USA v. Richard Boring

Filing 920090227

Opinion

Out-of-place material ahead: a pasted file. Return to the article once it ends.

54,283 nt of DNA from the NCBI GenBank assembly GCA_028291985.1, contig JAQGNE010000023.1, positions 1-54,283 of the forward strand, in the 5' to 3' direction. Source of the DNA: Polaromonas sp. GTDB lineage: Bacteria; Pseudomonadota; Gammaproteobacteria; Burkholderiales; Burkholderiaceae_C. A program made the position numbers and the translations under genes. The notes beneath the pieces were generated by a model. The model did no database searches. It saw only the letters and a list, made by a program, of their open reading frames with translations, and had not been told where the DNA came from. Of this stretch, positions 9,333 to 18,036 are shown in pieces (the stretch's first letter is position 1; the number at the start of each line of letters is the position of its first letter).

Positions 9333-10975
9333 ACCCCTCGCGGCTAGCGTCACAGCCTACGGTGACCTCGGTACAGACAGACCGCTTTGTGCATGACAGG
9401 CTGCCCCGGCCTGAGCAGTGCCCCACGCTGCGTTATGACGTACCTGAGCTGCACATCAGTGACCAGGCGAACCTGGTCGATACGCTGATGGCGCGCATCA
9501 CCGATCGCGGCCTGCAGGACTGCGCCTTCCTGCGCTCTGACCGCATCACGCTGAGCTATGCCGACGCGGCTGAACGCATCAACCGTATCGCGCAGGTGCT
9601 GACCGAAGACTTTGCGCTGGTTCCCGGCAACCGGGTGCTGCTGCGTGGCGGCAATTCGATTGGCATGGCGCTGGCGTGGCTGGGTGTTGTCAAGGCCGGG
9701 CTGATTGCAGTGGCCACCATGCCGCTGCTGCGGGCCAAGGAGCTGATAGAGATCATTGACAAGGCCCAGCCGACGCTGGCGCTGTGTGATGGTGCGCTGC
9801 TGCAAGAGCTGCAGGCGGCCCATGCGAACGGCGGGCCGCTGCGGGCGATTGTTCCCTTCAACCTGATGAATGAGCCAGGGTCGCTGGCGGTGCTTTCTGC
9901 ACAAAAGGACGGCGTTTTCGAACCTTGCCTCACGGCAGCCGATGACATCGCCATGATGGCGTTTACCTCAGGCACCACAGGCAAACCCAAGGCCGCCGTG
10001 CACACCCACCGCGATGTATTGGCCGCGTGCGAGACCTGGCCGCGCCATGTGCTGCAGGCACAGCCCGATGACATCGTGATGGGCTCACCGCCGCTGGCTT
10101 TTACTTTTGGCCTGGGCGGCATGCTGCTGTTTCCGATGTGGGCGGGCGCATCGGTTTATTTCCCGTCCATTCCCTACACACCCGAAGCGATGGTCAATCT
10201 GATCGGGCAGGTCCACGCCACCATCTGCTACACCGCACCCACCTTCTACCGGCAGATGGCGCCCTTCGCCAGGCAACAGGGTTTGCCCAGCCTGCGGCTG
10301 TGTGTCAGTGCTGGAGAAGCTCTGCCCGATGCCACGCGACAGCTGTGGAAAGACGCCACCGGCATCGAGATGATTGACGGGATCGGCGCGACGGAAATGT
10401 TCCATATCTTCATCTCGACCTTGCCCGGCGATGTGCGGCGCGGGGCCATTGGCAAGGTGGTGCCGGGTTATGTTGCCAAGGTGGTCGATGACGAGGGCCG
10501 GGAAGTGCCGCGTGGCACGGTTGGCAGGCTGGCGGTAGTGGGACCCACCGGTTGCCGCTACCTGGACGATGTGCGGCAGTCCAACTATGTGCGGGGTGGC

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RECOMMENDED FOR FULL-TEXT PUBLICATION Pursuant to Sixth Circuit Rule 206 File Name: 09a0075p.06 UNITED STATES COURT OF APPEALS FOR THE SIXTH CIRCUIT _________________ X UNITED STATES OF AMERICA, Plaintiff-Appellee, No. 07-4363 v. > , RICHARD K. BORING, Defendant-Appellant. N Appeal from the United States District Court for the Northern District of Ohio at Akron. No. 07-00108--Christopher A. Boyko, District Judge. Argued: October 21, 2008 Decided and Filed: February 27, 2009 Before: KEITH, MERRITT, and GIBBONS, Circuit Judges. _________________ COUNSEL ARGUED: Gregory J. Rufo, RUFO LAW FIRM, Canton, Ohio, for Appellant. Phillip J. Tripi, ASSISTANT UNITED STATES ATTORNEY, Cleveland, Ohio, for Appellee. ON BRIEF: Gregory J. Rufo, RUFO LAW FIRM, Canton, Ohio, for Appellant. Phillip J. Tripi, ASSISTANT UNITED STATES ATTORNEY, Cleveland, Ohio, for Appellee. _________________ OPINION _________________ MERRITT, Circuit Judge. Defendant Richard Boring was convicted at trial of one count of mail fraud, eight counts of worker's compensation fraud, and one count of making false statements to federal agents. See 18 U.S.C. 1001, 1341, 1920. He appeals his conviction and, in the alternative, two aspects of his sentence: his two-point enhancement for obstruction of justice and the calculation of his restitution order. We affirm his conviction, which is supported by sufficient evidence, and his enhancement for obstruction, 1 No. 07-4363 United States v. Boring Page 2 which follows logically from the jury verdict. But we reverse the restitution award and remand the case for resentencing. I. Background Richard Boring was hired by the U.S. Postal Service as a letter carrier in April 1991. One year later, he was elected as a union steward and, two years after that, chosen as president of the union. In February 2001, he sustained injuries to his shoulders, back, neck, and left elbow. A year later, he began a series of four surgical procedures, including the removal of a bone spur from his right shoulder (February 2002), the removal of a bone spur from his left shoulder (March 2002), the removal of a piece of collarbone from his right shoulder (August 2003), and the arthroscopic removal of scar tissue (April 2004). Over the course of these four years, Boring missed work for long periods and collected benefits under the Federal Employees' Compensation Act. When an employee is injured, the Postal Service's policy is to offer that employee a limited-duty assignment unless his injuries are so serious that they prohibit work altogether. One of the principal disputes at trial concerned Boring's failure to take a limitedduty job. He contended that he would have accepted a limited-duty job but was never offered one. The government contended that he was never offered one because he had misled his doctor about what sorts of limited-duty positions were available (making those positions sound more physically demanding than they really were), thereby inducing the doctor to tell the Postal Service that Boring could not work at all. The government put on evidence showing that, during the period when Boring was absent from even limited-duty assignment like answering phones, he was coaching baseball and football, sometimes on a volunteer basis and sometimes for a small salary. Video recordings showed him taking snaps under center, throwing a pass, making a straight-arm block, and repositioning players. Other video showed him putting a sling on his supposedly injured arm after realizing that a postal investigator was videotaping him. He also completed (and submitted by mail) a series of government forms on which he indicated that he had not worked, even as a volunteer, during the time for which he was seeking benefits. And when asked by letter and in person whether he engaged in any hobbies or sports, he said that he did not and stated that the only things No. 07-4363 United States v. Boring Page 3 he did while out of work were reading at home and going to physical therapy. These filings and false statements form the basis of his prosecution for fraud. II. Discussion A. Sufficiency of the Evidence When a court reviews the sufficiency of the evidence to support a criminal conviction, "the critical inquiry . . . [is] to determine whether the record evidence could reasonably support a finding of guilt beyond a reasonable doubt." Jackson v. Virginia, 443 U.S. 307, 318 (1979). "[T]his inquiry does not require a court to ask itself whether it believes that the evidence at the trial established guilt beyond a reasonable doubt." Id. at 318-19 (quotations omitted). Instead, the court should review the evidence "in the light most favorable to the prosecution" and determine whether "any rational trier of fact could have found the essential elements of the crime beyond a reasonable doubt." Id. at 319. Boring challenges the sufficiency of the evidence on the element of intent. Because intent to defraud is difficult to prove by direct evidence, "a jury may consider circumstantial evidence of fraudulent intent and draw reasonable inferences therefrom." United States v. Davis, 490 F.3d 541, 549 (6th Cir. 2007) (quotations omitted). At trial, the jury was presented with evidence indicating that: (1) Boring had been president of the union and consequently understood the details of the worker's compensation program; (2) he was familiar with the restrictions placed on people receiving worker's compensation; (3) from a previous stint on limited duty (resulting from a back injury), he was aware of an array of limited-duty jobs that were available; (4) he volunteered his time and earned a small salary as a baseball and football coach while he was receiving worker's compensation; (5) while coaching, he was filmed throwing a football, taking snaps under center, repositioning players, and performing a straight-arm block; (6) he was also filmed putting a sling on his arm after discovering that he was being videotaped; (7) during this time, he was not performing even limited work at the Postal Service; and (8) he indicated -- on forms, in response to a formal letter, and in person -- that he was not engaged in any other employment (including volunteer employment) and that he did not engage in any sports or hobbies. No. 07-4363 United States v. Boring Page 4 On appeal, Boring argues that it was the Postal Service's duty to offer him a limitedduty assignment -- which he would have accepted if offered -- and that the Postal Service's failure to do so vitiates any inference of criminal intent on his part. To support this, he points to his own testimony at trial, where he stated that he had told his supervisor that he would work a limited-duty assignment if it were offered to him and his doctor approved it, but that his supervisor had refused to offer him one. However, the jury also heard testimony from the supervisor, who directly contradicted Boring's version of the conversation and testified that he had asked Boring if he was able to answer phones, and that Boring had replied that the doctor had ordered him not to work at all. The jury also heard from Boring's doctor, who testified that Boring had told him that the only limited-duty assignment available was casing mail (an activity that involves filing mail into a large bookcase-like structure), which the doctor concluded he could not do, and hence checked the "Off Work" box on the form. (The prosecution charged Boring with one count of worker's compensation fraud based on this statement to his doctor, but the jury acquitted him on that charge.) When faced with conflicting testimony, "[t]he trier of fact, not the appellate court, holds `the responsibility . . . fairly to resolve conflicts in the testimony, to weigh the evidence, and to draw reasonable inferences from basic facts to ultimate facts,'" Tibbs v. Florida, 457 U.S. 31, 45 n. 21 (1982) (quoting Jackson, 443 U.S. at 319) (ellipsis in Tibbs), and we are "loath to override [the factfinder's] conclusion." Davis, 490 F.3d at 550. Under this "highly deferential standard," id. at 549, we conclude that a rational trier of fact could have found the existence of intent to defraud beyond a reasonable doubt based on the evidence presented. Thus, Boring's conviction is affirmed. B. Addition of Two Points for Obstruction For a district court to impose an obstruction-of-justice enhancement to a defendant's sentence under 3C1.1 of the Sentencing Guidelines, the court "must 1) identify those particular portions of defendant's testimony that it considers to be perjurious; and 2) either make a specific finding for each element of perjury or, at least, make a finding that encompasses all of the factual predicates for a finding of perjury." United States v. Lawrence, 308 F.3d 623, 632 (6th Cir. 2002). The elements of perjury are "false testimony concerning a material matter with the willful intent to provide false testimony, rather than No. 07-4363 United States v. Boring Page 5 as a result of confusion, mistake, or faulty memory." United States v. Dunnigan, 507 U.S. 87, 94 (1993). A matter is considered material if it "would tend to influence or affect the issue under determination" if believed. U.S.S.G. 3C1.1 cmt n.6. At the sentencing hearing, the court identified the testimony that it considered to be perjurious (the testimony about Boring's conversation with his supervisor). It then made a finding, albeit brief, that encompassed the factual predicates for perjury. That Boring's 1 version of the conversation differed so substantially from his supervisor's version, which the judge and jury both believed, leads to the inference that the testimony's falsity was willful. It is also clear that the subject matter was material, since it directly concerned one of the elements of the crime. When reviewing a sentence enhancement on appeal, we employ a three-pronged standard. "First, we review the factual determinations made by the district court for clear error. Second, the determination that certain conduct constitutes obstruction of justice, which is a mixed question of law and fact, is reviewed de novo. Third . . . the actual imposition of the enhancement is reviewed de novo." United States v. Bagget, 342 F.3d 536, 540-41 (6th Cir. 2003) (citations omitted). On the first prong, the district court's factual determinations were not clear error. The finding that Boring's testimony was false is supported by the record and by the jury's verdict. As the court noted at sentencing, the jury had to credit the supervisor's testimony and reject Boring's in order to convict. On the second prong, the court's finding that the conduct constituted obstruction, which is reviewed de novo, is also sound. As noted, the discrepancy between Boring's testimony and his supervisor's 1 In the relevant portion of the sentencing hearing, the judge discusses the conflicting testimony between Boring and his supervisor, Mr. Wastler: The Court found Mr. Warstler to be very credible, straightforward. I believe the jury did in order to reach their conclusions. And what Mr. Warstler testified to was in direct contradiction to what the defendant testified. The jury would have had to disbelieve completely the defendant's testimony to arrive at the verdicts. And I believe [the prosecutor] has a basis for making the argument for obstruction in the sense of it seemed like at every opportunity, it was either somebody else's fault or a reason or many reasons why he couldn't return to work, wouldn't return to work. The Court will find obstruction of justice; add two. Sentencing Tr., Oct. 23, 2007, at 31; J.A. 214. No. 07-4363 United States v. Boring Page 6 suggests that, if Boring's testimony was false, it was almost certainly willfully so, rather than the product of a faulty memory. And, again, it was on a material matter. Finally, the imposition of the enhancement was correct: perjury is a form of obstruction, which increases the base offense level by two points. Boring suggests that his enhancement contravenes the comments to 3C1.1, which state that a defendant's mere denial of guilt does not constitute obstruction (because otherwise his Fifth Amendment rights would be infringed) and that "the Court should be cognizant that inaccurate testimony or statements sometimes may result from confusion, mistake, or faulty memory" not rising to the level of obstruction. But the comment explicitly excepts "a denial of guilt under oath that constitutes perjury" from its reminder not to assess an obstruction enhancement for a denial of or refusal to admit guilt. U.S.S.G. 3C1.1 cmt. n.2; see also United States v. Burnette, 981 F.2d 874, 879 (6th Cir. 1992) ("The right to testify at trial, however, does not include a right to commit perjury."). The two-point enhancement for obstruction of justice is subsumed within the jury's verdict and was properly applied. C. Restitution Award We review de novo the question of whether restitution is permitted under the law, and review the amount of a restitution award for abuse of discretion. United States v. White, 492 F.3d 380, 414, 418 (6th Cir. 2007). The district court ordered Boring to pay the Department of Labor $37,355.27 in restitution, pursuant to 18 U.S.C. 3663, 3363A, and 3664. This figure represents the entire amount that Boring received during the duration of his leave from work, plus a 7% administrative fee. Boring contends that he should not have to pay back the money that he received during the weeks immediately following each surgery, when he was legitimately unable to work. He argues that even if we accept that he used fraud to remain off work and collect benefits longer than he should have and that the entire period represents a single scheme to defraud the Department, there was still some quantum of recovery time that was uncontestedly legitimate, and he should not have to repay the amount he collected then. We agree: the restitution award should be equal to No. 07-4363 United States v. Boring Page 7 the total amount Boring received minus the amount he received when he was legitimately recovering from his surgeries and unable to work. The statutes at issue authorize the imposition of restitution for losses to the victim. They "require[] that the restitution award be based on the amount of loss actually caused by the defendant's offense." United States v. Rhodes, 330 F.3d 949, 953 (7th Cir. 2003); see also Virgin Islands v. Davis, 43 F.3d 41, 44-45 (3d Cir. 1994); United States v. Patty, 992 F.2d 1045, 1049 (10th Cir. 1993); United States v. Kenney, 789 F.2d 783, 784 (9th Cir. 1986); cf. Hughey v. United States, 495 U.S. 411, 413 (1990) (holding that the Victim and Witness Protection Act "authorize[s] an award of restitution only for the loss caused by the specific conduct that is the basis of the offense of conviction"). The government relies on 20 C.F.R. 10.529, which provides that an employee who "knowingly omits or understates any earnings or work activity in making a report" will "forfeit the right to compensation with respect to any period for which the report was required." Under this regulation, if an injured federal employee knowingly misrepresents that he was convalescing the entire time he was away from work, when in fact he did one day of volunteer work, he will forfeit all the benefits he received during that period. But the government's reliance on this regulation mistakenly conflates forfeiture and restitution. As the Seventh Circuit recently and cogently explained in a similar case, [f]orfeiture and restitution are distinct remedies. Restitution is remedial in nature, and its goal is to restore the victim's loss. Forfeiture, in contrast, is punitive; it seeks to disgorge any profits that the offender realized from his illegal activity. Given their distinct nature and goals, restitution is calculated based on the victim's loss, while forfeiture is based on the offender's gain. Different adjudicatory procedures apply, moreover, depending on which of these remedies the Government is seeking. Of particular importance in this case, the Federal Rules of Criminal Procedure explicitly provide that "[n]o judgment of forfeiture may be entered in a criminal proceeding unless the indictment or the information provides notice that the defendant has an interest in property that is subject to forfeiture in accordance with the applicable statute." Fed. R. Crim. P. 7(c)(2); see also Fed. R. Crim. P. 32.2(1) ("A court must No. 07-4363 United States v. Boring Page 8 not enter a judgment of forfeiture in a criminal proceeding unless the indictment or information contains notice to the defendant that the government will seek the forfeiture of property as part of any sentence in accordance with the applicable statute."). Additionally, a defendant, "in a case in which a jury returns a verdict of guilty," has a statutory right to have the jury "determine whether the government has established the requisite nexus between the property and the offense committed by the defendant." Fed. R. Crim. P. 32.2(b)(4); Libretti v. United States, 516 U.S. 29 (1995). Restitution, however, has no comparable requirements. See generally 18 U.S.C. 3664(c) (discussing the procedures required for the issuance of an order of restitution). United States v. Webber, 536 F.3d 584, 602-603 (7th Cir. 2008) (some citations omitted). We agree.2 The government may rely on 5 U.S.C. 8148 and 20 C.F.R. 10.529 in a civil forfeiture proceeding to recover the entire amount at issue. It also could have sought a forfeiture order as part of the criminal prosecution by giving notice of its intent to do so in the indictment. See 28 U.S.C. 2461(c); Fed. R. Crim. P. 32.2; Webber, 536 F.3d at 604-05. But the district court may not include in its calculation of a restitution award the worker's compensation payments to which Boring was legitimately entitled, since those do not constitute losses to the victim and thus are not properly the subject of restitution. Therefore, we reverse the restitution award and remand for recalculation. It follows from this decision that after the district court recalculates the actual loss to the government, it will also need to revisit the loss figure that underlay its calculation of the advisory sentence under the Guidelines. See U.S.S.G. 2B1.1(b). III. Conclusion For the foregoing reasons, we affirm in part, reverse in part, and remand for further proceedings consistent with this opinion. Although we recognize that the Fifth Circuit reached a contrary conclusion in United States v. Harms, 442 F.3d 367 (5th Cir. 2006) (affirming a restitution award equal to all benefits received, pursuant to 20 C.F.R. 10.529), we believe that the Seventh Circuit persuasively explained why Harms was mistaken. See Webber, 536 F.3d at 603-604. 2